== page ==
On April 18, a young man named Dane Spurrell was walking on Topsail Road when a police officer pulled up and questioned him.

Dane is autistic, but the police officer didn't realize that. The police are used to encountering all sorts of drunk and stoned youth wandering the streets on Saturday nights and Dane's awkward gait was attributed to intoxication or some other kind of impairment, and his blunt, literal responses to questions were mistaken for sarcasm.

Things went from bad to worse, and Dane was eventually wrestled into the car and brought to the station, where he spent the night in jail.

At first blush, it's hard to believe the police were fooled by Dane's mannerisms. Hadn't they seen "Rainman"? Hadn't they read "The Curious Incident of the Dog in the Nighttime"?

Given the time of night and the officers' expectations, however, their mistake is at least somewhat understandable.

A few tweaks in training may be one good thing that comes of this. Police could be taught to better recognize conditions, such as autism, that may be mistaken for intoxication.

The most reassuring part of the whole story is how honest and upfront everyone was from the beginning. In spite of her anger, Dane's mother did tell a CBC Radio host that parents of autistic children should instruct them to do whatever the police tell them to do. Meanwhile, RNC Chief Joe Browne and the officers involved were quick to offer the Spurrells a full apology for the mishap - in person.

Dane's mother, Diane, has accepted the apology.

Being upfront

A friend who works in government communications told me this weekend that she always advises her political bosses to be upfront with the public right from the get-go. It's unfortunate so many of them don't follow that advice.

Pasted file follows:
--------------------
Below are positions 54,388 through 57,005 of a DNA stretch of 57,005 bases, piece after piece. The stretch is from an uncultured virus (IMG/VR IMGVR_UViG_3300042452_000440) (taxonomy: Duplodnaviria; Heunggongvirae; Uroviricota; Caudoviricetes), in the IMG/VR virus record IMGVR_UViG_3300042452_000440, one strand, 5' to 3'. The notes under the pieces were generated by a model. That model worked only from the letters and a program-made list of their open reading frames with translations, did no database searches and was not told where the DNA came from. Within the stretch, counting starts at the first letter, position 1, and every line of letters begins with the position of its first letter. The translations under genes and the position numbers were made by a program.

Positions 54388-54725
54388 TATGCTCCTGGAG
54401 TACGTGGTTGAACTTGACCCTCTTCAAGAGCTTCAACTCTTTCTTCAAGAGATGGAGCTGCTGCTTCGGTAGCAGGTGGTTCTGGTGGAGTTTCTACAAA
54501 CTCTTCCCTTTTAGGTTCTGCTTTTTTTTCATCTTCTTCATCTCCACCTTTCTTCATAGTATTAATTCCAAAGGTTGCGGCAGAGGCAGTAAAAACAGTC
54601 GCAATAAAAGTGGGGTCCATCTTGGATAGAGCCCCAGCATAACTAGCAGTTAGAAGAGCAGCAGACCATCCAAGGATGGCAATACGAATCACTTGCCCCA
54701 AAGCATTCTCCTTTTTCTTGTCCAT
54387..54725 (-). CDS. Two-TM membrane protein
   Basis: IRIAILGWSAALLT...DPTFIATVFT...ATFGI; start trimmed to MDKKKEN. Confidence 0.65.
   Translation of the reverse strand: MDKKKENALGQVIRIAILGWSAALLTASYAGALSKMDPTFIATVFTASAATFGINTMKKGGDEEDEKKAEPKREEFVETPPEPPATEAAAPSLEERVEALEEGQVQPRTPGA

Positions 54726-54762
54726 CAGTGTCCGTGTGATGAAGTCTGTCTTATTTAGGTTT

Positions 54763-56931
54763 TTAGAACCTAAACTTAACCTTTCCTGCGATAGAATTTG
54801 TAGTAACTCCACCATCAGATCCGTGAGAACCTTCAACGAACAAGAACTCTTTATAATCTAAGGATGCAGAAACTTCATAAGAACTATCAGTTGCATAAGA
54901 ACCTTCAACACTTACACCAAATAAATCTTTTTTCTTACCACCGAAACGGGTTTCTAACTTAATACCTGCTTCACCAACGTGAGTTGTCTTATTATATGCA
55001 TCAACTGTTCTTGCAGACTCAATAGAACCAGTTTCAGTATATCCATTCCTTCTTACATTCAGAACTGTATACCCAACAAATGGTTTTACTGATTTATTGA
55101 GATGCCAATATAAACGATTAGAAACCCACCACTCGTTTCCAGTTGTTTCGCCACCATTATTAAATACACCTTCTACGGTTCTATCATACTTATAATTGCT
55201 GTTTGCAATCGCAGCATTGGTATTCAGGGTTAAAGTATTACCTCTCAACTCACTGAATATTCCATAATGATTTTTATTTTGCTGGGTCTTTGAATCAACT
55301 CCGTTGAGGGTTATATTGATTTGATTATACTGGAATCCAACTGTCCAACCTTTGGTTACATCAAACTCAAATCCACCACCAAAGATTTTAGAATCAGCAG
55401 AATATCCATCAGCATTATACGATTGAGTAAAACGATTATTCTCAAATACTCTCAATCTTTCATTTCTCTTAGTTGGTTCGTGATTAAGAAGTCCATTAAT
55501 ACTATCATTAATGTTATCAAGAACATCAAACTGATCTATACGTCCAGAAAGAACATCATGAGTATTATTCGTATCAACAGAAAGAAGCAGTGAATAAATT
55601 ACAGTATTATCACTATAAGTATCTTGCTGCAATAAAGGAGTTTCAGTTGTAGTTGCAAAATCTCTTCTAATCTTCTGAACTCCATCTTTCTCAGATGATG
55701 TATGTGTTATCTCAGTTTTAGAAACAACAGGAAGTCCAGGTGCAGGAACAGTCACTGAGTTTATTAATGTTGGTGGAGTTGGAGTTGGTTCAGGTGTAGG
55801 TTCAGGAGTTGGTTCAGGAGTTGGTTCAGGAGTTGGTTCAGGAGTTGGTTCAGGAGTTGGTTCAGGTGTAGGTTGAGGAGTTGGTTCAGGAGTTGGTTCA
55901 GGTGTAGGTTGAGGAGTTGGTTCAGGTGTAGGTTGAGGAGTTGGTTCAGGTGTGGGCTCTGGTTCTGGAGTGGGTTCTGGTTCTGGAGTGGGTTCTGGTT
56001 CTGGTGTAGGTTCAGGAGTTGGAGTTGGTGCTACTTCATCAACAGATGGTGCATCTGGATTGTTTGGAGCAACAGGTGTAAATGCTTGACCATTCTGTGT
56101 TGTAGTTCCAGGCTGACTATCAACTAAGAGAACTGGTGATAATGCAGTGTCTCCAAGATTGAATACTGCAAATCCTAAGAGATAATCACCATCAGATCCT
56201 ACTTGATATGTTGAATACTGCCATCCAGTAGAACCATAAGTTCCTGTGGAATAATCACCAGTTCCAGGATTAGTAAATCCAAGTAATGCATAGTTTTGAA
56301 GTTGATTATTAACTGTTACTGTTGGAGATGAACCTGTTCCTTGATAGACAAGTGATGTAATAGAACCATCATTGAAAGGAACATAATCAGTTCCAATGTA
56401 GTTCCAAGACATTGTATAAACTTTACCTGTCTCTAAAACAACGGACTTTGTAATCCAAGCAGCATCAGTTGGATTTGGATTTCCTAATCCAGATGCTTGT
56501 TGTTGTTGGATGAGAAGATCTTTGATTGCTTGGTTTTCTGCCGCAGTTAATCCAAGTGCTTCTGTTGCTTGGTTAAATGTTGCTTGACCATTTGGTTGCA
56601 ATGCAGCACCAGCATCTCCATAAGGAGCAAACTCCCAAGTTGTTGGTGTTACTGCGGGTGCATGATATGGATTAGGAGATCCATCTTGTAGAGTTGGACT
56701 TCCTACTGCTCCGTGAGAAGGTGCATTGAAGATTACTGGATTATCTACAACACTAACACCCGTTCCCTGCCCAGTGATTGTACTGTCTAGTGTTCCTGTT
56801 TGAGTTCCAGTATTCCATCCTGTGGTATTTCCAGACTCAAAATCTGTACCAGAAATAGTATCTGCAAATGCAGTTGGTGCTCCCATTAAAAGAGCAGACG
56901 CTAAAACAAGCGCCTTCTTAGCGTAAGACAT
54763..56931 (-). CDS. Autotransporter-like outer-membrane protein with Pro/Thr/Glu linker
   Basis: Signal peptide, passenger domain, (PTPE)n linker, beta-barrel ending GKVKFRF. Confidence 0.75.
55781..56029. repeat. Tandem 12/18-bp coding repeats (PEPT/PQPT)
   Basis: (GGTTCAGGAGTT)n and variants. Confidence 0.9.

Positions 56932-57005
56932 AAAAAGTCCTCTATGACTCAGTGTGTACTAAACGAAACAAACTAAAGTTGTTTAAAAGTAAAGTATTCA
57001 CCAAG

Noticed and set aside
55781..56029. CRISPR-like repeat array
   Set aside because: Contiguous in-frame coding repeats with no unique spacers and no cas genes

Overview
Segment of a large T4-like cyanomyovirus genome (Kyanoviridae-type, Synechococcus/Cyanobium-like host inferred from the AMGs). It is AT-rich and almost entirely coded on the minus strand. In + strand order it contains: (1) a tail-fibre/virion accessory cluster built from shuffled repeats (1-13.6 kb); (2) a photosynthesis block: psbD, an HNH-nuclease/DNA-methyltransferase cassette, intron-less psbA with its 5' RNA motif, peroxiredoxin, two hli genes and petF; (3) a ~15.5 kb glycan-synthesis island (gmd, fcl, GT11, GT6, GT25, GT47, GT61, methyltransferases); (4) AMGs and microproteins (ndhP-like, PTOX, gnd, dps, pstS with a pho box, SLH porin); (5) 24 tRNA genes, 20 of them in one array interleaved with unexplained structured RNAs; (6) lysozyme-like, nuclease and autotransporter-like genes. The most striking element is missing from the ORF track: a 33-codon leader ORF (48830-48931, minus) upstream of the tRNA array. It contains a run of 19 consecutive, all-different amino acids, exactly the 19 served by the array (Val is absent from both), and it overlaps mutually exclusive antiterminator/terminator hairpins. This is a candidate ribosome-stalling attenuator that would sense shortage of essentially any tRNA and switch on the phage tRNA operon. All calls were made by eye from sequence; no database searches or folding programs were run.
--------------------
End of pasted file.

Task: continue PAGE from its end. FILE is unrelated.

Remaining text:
Perhaps they should take a good, hard look at recent trials and tribulations in law enforcement.

The best approach is usually the right one.

Peter Jackson is The Telegram's editorial page editor. He can be contacted by e-mail at pjackson@thetelegram.com.

Organizations: RCMP, Vancouver International Airport, Pacific Coast CBC Radio The Telegram

Geographic location: Mayerthorpe, Vancouver, Topsail Road

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Recent comments

  • Patti
    July 02, 2010 - 13:30

    As long as police in Canada, obviously including the RCMP, continue to investigate themselves and each other - and as long as they continue to get the best seats at autopsies of people who die in their custody, this problem will never go away.

    Patti Gillman, Ontario
    Owner of TNT - Truth ... not tasers
    http://truthnottasers.blogspot.com

  • Patti
    July 01, 2010 - 20:19

    As long as police in Canada, obviously including the RCMP, continue to investigate themselves and each other - and as long as they continue to get the best seats at autopsies of people who die in their custody, this problem will never go away.

    Patti Gillman, Ontario
    Owner of TNT - Truth ... not tasers
    http://truthnottasers.blogspot.com